Three of the most common applications of exponential and logarithmic functions have to do with interest earned on an investment, population growth, and carbon dating.
When the interest earned on an investment is simple, the investor only earns interest on his initial investment. The interest earned with simple interest is the product of the interest rate, the time since the investment (usually measured in years), and the principal. The value of the an investment with simple interest after t years can be modeled by the function A(t) = P + Prt, where P is the principal, and r is the interest rate.
A compound interest plan pays interest on interest already earned. The value of an investment depends not only on the interest rate, but how frequently the interest is compounded. If, for example, a $100 investment is made with 5% interest compounded annually, after one year, the investment will be worth $105. The next year, the interest added to the value of the investment will be 5% of the $105. Compound interest causes the amount of interest earned to increase with every compounding period.
Let A(t) model the value of an investment with compound interest. A(t) = P(1 + )nt, where P is the principal, r is the interest rate, n is the number of times the interest is compounded each year, and t is the number of years since the investment was made.
When the interest on an investment is compounded continuously, a natural exponential function is used. Let the function A(t) model the value of an investment made with continuous compounding. A(t) = Pert, where P is the principal, r is the interest rate, and t is the number of years since the investment was made. Continuously compounded interest allows for the fastest growth of the value of an investment.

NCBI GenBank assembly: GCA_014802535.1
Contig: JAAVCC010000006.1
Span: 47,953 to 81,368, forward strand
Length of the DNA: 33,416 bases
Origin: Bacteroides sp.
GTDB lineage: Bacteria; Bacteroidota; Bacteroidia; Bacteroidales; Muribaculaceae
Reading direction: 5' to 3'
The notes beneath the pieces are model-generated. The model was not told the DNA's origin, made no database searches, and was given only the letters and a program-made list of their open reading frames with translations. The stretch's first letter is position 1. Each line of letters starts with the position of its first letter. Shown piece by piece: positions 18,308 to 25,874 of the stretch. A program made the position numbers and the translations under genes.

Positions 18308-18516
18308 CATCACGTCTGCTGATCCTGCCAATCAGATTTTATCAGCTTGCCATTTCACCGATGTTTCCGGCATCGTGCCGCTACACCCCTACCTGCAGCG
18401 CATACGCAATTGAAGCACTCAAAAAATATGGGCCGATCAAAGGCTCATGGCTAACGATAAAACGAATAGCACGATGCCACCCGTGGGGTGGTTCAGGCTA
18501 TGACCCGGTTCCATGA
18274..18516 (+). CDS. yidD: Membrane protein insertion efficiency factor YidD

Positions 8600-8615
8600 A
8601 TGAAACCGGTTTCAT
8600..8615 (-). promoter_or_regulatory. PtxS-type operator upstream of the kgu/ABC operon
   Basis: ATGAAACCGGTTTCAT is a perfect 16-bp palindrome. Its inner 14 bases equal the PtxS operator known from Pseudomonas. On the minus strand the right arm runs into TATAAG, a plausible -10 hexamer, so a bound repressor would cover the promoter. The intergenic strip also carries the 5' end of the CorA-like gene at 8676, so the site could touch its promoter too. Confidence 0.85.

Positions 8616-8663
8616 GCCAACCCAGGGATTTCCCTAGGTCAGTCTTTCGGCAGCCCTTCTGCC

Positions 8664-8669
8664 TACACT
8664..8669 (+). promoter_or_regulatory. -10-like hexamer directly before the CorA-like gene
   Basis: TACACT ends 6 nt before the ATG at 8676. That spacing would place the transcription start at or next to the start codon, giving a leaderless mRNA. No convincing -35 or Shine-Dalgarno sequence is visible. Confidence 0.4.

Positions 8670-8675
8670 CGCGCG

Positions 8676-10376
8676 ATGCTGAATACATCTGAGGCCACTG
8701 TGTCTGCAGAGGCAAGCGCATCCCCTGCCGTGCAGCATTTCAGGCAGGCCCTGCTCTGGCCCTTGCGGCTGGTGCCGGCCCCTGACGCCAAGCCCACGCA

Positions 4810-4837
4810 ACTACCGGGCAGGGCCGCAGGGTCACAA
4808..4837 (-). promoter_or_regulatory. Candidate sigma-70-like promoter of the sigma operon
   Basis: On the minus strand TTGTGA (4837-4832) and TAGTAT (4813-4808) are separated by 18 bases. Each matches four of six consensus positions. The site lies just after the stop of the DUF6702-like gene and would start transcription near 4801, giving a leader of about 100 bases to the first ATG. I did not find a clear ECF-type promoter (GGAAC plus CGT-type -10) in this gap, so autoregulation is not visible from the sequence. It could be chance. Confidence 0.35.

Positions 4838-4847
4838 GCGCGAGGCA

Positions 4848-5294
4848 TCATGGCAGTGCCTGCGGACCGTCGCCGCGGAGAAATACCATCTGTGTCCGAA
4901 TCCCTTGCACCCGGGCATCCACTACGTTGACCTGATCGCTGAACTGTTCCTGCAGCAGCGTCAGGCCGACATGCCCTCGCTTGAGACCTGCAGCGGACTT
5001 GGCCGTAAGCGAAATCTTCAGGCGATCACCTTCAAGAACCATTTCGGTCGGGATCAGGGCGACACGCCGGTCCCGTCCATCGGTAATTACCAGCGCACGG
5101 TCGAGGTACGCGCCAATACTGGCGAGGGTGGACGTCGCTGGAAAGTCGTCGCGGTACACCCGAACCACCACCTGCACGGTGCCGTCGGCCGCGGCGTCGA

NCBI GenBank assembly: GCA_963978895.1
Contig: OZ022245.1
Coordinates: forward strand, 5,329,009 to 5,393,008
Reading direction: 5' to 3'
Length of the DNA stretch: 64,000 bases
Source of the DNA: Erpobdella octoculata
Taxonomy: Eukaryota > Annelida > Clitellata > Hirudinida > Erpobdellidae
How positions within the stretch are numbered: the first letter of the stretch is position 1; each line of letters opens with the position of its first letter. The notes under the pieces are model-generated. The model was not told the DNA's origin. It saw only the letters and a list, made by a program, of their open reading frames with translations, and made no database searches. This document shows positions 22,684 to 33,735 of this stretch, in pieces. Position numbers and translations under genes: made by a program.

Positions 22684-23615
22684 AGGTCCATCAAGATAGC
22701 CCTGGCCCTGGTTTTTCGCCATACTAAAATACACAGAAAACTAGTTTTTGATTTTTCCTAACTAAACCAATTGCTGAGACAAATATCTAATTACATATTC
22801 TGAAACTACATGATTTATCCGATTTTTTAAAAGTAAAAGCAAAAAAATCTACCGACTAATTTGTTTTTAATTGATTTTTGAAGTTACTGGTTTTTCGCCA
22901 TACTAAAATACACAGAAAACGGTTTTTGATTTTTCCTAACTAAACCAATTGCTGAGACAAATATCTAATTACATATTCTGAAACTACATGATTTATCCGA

When a population has a constant relative growth rate, its size can be calculated using a natural exponential function. The population P after t units of time P(t) = P(0)ekt, where k is the constant relative growth rate, and P(0) is the initial population, measure at time zero. The units of time used in problems like these usually are proportional to the life span of the organisms of the population. For populations of bacteria, hours or days are common, and for people, years are common. Populations can also be shrinking. In this case, the value of k is negative--everything else remains the same.